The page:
Definition of douce in English:

douce

adjective

Scottish
  • Sober and sedate.

    ‘stories which would have outraged their douce minds’
    • ‘Filled with almost 300 neo-classical monuments, it is avowedly anti-modernist, its douce landscape and harmonious architecture luring in the audience before hitting them with unexpected, pithy punchlines.’
    • ‘First, the douce residents of the New Town complained that giant wheelie bins planned for their streets were just too unsightly to be tolerated.’
    • ‘In the douce world of English cricket, mind you, a raised eyebrow or overly-penetrating stare at an umpire can invoke disgusted letters to the broadsheets.’
    • ‘By the late 20th century, one strain of Scottish art had a reputation for being easily accessible, comfortable, douce.’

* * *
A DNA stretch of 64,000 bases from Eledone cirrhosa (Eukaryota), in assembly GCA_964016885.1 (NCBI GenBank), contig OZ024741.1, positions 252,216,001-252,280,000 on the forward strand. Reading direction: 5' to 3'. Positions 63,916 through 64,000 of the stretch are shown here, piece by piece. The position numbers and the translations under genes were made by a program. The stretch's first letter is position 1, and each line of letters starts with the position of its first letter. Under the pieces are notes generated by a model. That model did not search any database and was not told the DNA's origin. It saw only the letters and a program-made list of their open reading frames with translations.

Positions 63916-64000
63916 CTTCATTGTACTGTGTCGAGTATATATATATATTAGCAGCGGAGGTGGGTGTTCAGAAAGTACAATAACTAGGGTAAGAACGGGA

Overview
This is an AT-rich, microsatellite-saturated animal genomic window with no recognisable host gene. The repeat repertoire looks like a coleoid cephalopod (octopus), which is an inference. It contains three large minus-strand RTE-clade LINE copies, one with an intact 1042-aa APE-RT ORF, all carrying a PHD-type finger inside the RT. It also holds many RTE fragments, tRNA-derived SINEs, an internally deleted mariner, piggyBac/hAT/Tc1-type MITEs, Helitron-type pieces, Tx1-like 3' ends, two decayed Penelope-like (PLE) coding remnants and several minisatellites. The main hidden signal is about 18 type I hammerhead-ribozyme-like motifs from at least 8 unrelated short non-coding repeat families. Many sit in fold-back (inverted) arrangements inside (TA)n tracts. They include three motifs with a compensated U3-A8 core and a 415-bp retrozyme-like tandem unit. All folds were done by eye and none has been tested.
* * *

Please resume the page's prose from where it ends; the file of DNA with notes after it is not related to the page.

• ‘In douce Edinburgh, though, I noted the reason that betting shops will never go away: two grown men roaring at the screen as their fancies competed in a race 400 miles away.’
    serious, sensible, solemn, thoughtful, grave, sombre, severe, earnest, sedate, staid, dignified, steady, level-headed, serious-minded, businesslike, down-to-earth, commonsensical, pragmatic, self-controlled, restrained, conservative
    View synonyms

Origin

Middle English (in the sense ‘pleasant, sweet’): from Old French dous, douce, from Latin dulcis sweet.

Pronunciation:

douce

/duːs/